No Malayali music lover would have missed the song/rap poem Urakkamilla Rathrikal, a dark yet comforting piece, written and composed as an independent creation by singer Gowry Lekshmi. It isn’t her first though; Gowry composed her first song when she was just 13, marking her entry into Malayalam cinema with it. What few would know is that Gowry is an eighth grader in western classical vocals from the Trinity College of Music, no easy feat for even seasoned musicians. But she didn’t fizzle out like many other child prodigies, and is better known as a live singer and a performer today – many of her covers, independent music creations and film songs being huge hits on YouTube too. And yes, she’s an ardent animal lover as well, and her rescue dog Moochi actually won the Cutest Indian Dog Alive Award conducted by PETA in the year 2017!

She has a new single ready to be released next month and has diversified her stage performances to include dancers. She doesn’t gloss over the fact that she always looks at what the audience wants, and that it is no cakewalk for a girl to make a name for herself in a male dominated field.

My father is a singer and my parents have a music institute and a recording studio. My mother enrolled me in music classes before playschool and I have been learning vocals ever since.

I didn’t plan to write it or compose it. I have never done it for any song of mine. I wrote it during a difficult phase in life, quite casually and Ganesh (her husband and a musician) gave it a nice groove and structure later on. I think youngsters are able to identify with it, because even during live shows in colleges, where they only want to dance from the beginning till the end, and where they expect only commercial film songs, they accept and enjoy the song. During the part ‘ee neravum kadannu pokum’ (this too shall pass) there is an instant reaction every time. The lyrics are simple and straight and I guess it conveys easily.

I do both commercial and independent music, so I can’t say if one can survive with just independent music. The audience is different for both. But if media like radio and TV give the same importance to both, independent music will surely thrive, I feel. It will be a mutually beneficial arrangement. In such a scenario, there will be music labels willing to sponsor independent musicians. Independent music is not just about making the music you want. For me, it is always about delivering what the audience wants. I don’t think you need to make too many compromises when you tweak things a bit to suit the audience’s tastes. Once they accept it they might accept your own music too.

For the longest time there were certain set ideas about what good music is, what a male singer should sound like, what a female singer should sound like, etc. But people are more accepting now of different kinds of music and new instruments. Non-Malayalis are also able to enjoy our music now. The same with lyrics. Only poetic lyrics were accepted earlier, but now conversational ones are equally enjoyed though there was a resistance initially.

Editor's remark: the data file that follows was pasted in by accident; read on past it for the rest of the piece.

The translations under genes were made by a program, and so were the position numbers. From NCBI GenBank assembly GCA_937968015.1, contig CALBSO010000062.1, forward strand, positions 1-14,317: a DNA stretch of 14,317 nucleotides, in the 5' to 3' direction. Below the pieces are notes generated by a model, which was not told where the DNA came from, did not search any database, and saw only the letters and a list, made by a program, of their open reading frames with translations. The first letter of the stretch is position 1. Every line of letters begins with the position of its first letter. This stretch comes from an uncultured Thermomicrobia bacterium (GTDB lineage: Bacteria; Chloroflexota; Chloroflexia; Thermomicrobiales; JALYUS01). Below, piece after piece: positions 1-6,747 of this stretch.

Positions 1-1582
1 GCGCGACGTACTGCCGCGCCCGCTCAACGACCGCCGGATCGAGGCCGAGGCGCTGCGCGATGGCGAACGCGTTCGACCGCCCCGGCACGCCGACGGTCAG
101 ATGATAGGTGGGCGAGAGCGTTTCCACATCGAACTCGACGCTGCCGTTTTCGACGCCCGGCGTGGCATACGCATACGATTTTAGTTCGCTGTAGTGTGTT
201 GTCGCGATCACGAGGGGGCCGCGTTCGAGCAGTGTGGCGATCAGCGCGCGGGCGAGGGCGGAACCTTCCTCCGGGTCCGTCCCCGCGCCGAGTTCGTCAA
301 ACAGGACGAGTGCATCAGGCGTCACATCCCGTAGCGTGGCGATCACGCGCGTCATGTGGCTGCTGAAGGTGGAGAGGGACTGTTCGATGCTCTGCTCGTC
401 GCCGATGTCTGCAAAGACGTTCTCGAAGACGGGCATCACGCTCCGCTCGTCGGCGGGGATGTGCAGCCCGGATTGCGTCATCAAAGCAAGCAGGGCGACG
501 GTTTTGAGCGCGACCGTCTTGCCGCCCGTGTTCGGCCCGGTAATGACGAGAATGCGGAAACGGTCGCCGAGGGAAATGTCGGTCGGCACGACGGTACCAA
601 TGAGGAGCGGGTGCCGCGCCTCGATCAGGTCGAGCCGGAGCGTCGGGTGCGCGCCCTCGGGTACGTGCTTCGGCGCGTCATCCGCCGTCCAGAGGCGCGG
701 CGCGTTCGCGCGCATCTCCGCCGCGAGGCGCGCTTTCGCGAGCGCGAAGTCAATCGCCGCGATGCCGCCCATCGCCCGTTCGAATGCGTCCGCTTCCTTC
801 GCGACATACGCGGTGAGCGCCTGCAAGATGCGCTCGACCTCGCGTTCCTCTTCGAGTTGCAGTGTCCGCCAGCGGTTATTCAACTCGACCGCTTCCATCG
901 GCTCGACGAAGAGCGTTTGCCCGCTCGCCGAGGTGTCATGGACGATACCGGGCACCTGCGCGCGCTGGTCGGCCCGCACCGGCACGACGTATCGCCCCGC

Whatever you learn helps in some way I believe. I trained in western vocals under Augustine Paul in Chennai. In my view, western vocal methods help you make the best use of your voice, with the least damage or strain to your throat. The breathing and vocal techniques are focused on making it as comfortable as possible for the singer, rather than on pleasing the listener. That element is missing in Indian classical music training, I feel. You learn other things, like pitching and vocal flexibility, though. I can sing for one and a half hours live without any strain today. Unless I am ill I can do shows back to back and I owe it to my background in western vocals.

Like many other fields, the music industry is also male dominant. Now things are slightly different. But I don’t know how to break it other than by adding female presence. My journey hasn’t been smooth. I have experienced jealousy from some male artists who don’t like it and try to pull you down when a girl who is junior to them or started out at the same time gets the limelight. There is a bit of jealousy when a girl comes into the limelight. Not all, of course. Nothing can be done about that. You need lots of determination. If you succumb to pressure you will get suppressed. I have been termed arrogant but you can survive only with such an attitude as a woman, I feel. I don’t try to please people. I ask for opportunities directly and present my work but I don’t go overly servile. That’s how I got to work with Shan Rahman. I might have lost opportunities that way. But at the end of the day I’m happy and at peace.

We have three dogs and three cats at our home in Cherthala, Alappuzha district. All of them are rescues. There’s Moochi who was found injured in an accident while Caramel is an old dog, again an accident case. Tofu is the puppy of a stray. Then we have Pikachu the cat and her two kittens. I don’t get to do animal rescue a lot but I have immense respect for those who manage to find time to rescue as they are a lot under constant stress. There are hardly a handful of them and they get calls every day which they can’t handle. I have personal contact with many of them. I cannot turn a blind eye if I see a wounded animal, so if I can’t rescue it personally I ask for help and help through funds. Funds are a huge issue for animal welfare as people don’t contribute 1/10th of what they give to humans.

I wouldn’t say you need a background in music to make it. The best example is my husband Ganesh Venketaramani; his parents are bankers. He too worked as an engineer but is a full time drummer and programmer now. You can start at any age as long as you work hard; have patience and a unique style of your own.